most driving



1250–1300; Middle English; see drive, -ing2

drivingly, adverb Unabridged
Based on the Random House Dictionary, © Random House, Inc. 2014.
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World English Dictionary
driving (ˈdraɪvɪŋ)
1.  having or moving with force and violence: driving rain
2.  forceful or energetic
3.  relating to the controlling of a motor vehicle in motion: driving test

Collins English Dictionary - Complete & Unabridged 10th Edition
2009 © William Collins Sons & Co. Ltd. 1979, 1986 © HarperCollins
Publishers 1998, 2000, 2003, 2005, 2006, 2007, 2009
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Word Origin & History

O.E. drifan (class I strong verb; past tense draf, pp. drifen), from P.Gmc. *dribanan (cf. O.N. drifa, Goth. dreiban), not found outside Germanic. Original sense of "pushing from behind," altered in Modern English by application to automobiles. Golfing sense of "forcible blow" is from 1836. Meaning "organized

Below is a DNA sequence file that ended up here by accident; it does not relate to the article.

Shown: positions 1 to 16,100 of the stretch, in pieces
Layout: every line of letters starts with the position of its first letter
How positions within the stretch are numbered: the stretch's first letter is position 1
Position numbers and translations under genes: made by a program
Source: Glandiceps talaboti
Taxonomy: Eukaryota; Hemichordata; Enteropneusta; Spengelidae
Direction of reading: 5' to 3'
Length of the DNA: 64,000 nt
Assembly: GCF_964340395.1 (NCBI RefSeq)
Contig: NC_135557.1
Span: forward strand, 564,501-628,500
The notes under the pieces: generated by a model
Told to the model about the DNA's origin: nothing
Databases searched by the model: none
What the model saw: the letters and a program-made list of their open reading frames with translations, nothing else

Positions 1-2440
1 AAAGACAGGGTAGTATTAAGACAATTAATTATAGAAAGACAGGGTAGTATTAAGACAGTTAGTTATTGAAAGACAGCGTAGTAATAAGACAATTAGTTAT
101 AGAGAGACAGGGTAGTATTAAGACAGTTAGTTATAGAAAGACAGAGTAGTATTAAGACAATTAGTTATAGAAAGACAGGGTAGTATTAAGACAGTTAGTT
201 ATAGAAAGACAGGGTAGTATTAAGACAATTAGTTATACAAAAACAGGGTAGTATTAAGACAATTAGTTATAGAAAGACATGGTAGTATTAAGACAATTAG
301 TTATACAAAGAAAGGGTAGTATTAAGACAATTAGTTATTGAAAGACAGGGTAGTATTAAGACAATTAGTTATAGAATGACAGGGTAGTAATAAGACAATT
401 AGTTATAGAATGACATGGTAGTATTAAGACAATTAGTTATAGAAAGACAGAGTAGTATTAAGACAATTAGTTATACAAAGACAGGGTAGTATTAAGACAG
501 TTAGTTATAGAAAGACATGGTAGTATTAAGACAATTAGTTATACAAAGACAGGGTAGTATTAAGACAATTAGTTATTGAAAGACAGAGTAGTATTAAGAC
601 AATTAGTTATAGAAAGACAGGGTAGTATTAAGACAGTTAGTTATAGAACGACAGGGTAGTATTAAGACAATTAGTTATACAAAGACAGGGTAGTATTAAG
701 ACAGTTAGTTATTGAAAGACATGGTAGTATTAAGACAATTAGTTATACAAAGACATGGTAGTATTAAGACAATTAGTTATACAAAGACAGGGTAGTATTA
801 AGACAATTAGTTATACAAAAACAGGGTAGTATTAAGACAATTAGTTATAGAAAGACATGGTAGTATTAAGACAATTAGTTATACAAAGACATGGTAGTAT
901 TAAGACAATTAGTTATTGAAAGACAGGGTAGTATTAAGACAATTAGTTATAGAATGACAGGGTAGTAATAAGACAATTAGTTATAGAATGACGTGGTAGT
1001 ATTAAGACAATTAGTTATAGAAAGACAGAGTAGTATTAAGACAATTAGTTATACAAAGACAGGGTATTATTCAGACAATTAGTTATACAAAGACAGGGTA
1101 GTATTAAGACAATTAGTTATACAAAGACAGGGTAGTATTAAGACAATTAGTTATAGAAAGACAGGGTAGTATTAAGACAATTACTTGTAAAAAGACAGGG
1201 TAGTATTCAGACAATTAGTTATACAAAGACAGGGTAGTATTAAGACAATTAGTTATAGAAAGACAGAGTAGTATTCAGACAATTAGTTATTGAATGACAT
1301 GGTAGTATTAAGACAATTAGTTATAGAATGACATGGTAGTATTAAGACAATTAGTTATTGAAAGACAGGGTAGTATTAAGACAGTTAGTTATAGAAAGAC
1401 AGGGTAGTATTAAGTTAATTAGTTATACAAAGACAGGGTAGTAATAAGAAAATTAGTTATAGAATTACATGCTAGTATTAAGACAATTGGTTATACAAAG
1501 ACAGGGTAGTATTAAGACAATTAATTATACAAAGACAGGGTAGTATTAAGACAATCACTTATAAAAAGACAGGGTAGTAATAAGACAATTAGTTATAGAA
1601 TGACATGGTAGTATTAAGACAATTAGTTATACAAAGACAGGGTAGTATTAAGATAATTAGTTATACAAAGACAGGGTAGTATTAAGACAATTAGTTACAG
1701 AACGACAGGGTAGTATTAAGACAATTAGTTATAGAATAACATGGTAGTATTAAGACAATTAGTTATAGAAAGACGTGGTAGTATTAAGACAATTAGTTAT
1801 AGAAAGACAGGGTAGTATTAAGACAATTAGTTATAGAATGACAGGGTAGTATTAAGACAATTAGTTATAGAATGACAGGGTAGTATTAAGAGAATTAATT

effort to raise money" is 1889, Amer.Eng. The noun, in the computing sense, first attested 1963. Related: Driving. Drive-in (adj.) first recorded 1930, of restaurants, banks, movies, etc. Drive-through first attested 1949, in an advertisement for the Beer Vault Drive-Thru in Ann Arbor, Michigan.
"The more you drive, the less intelligent you are." ["Repo Man"]
Online Etymology Dictionary, © 2010 Douglas Harper
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American Heritage
Medical Dictionary

drive (drīv)
A strong motivating tendency or instinct, especially of sexual or aggressive origin, that prompts activity toward a particular end.

The American Heritage® Stedman's Medical Dictionary
Copyright © 2002, 2001, 1995 by Houghton Mifflin Company. Published by Houghton Mifflin Company.
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